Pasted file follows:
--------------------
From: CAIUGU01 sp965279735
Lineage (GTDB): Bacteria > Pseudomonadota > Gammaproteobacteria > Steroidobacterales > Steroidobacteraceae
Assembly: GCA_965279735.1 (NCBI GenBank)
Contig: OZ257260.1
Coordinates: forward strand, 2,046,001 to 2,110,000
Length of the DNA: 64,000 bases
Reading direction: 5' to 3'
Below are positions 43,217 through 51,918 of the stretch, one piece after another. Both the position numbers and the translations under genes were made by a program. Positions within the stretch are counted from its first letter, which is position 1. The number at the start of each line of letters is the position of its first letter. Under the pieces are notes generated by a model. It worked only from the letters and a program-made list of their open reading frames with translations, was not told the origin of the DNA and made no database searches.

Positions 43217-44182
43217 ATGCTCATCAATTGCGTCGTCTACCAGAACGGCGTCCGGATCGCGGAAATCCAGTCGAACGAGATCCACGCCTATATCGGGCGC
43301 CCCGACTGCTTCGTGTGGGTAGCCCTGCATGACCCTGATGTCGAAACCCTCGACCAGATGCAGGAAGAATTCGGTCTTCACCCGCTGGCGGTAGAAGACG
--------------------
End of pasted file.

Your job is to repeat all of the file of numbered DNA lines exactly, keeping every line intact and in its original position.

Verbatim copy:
From: CAIUGU01 sp965279735
Lineage (GTDB): Bacteria > Pseudomonadota > Gammaproteobacteria > Steroidobacterales > Steroidobacteraceae
Assembly: GCA_965279735.1 (NCBI GenBank)
Contig: OZ257260.1
Coordinates: forward strand, 2,046,001 to 2,110,000
Length of the DNA: 64,000 bases
Reading direction: 5' to 3'
Below are positions 43,217 through 51,918 of the stretch, one piece after another. Both the position numbers and the translations under genes were made by a program. Positions within the stretch are counted from its first letter, which is position 1. The number at the start of each line of letters is the position of its first letter. Under the pieces are notes generated by a model. It worked only from the letters and a program-made list of their open reading frames with translations, was not told the origin of the DNA and made no database searches.

Positions 43217-44182
43217 ATGCTCATCAATTGCGTCGTCTACCAGAACGGCGTCCGGATCGCGGAAATCCAGTCGAACGAGATCCACGCCTATATCGGGCGC
43301 CCCGACTGCTTCGTGTGGGTAGCCCTGCATGACCCTGATGTCGAAACCCTCGACCAGATGCAGGAAGAATTCGGTCTTCACCCGCTGGCGGTAGAAGACG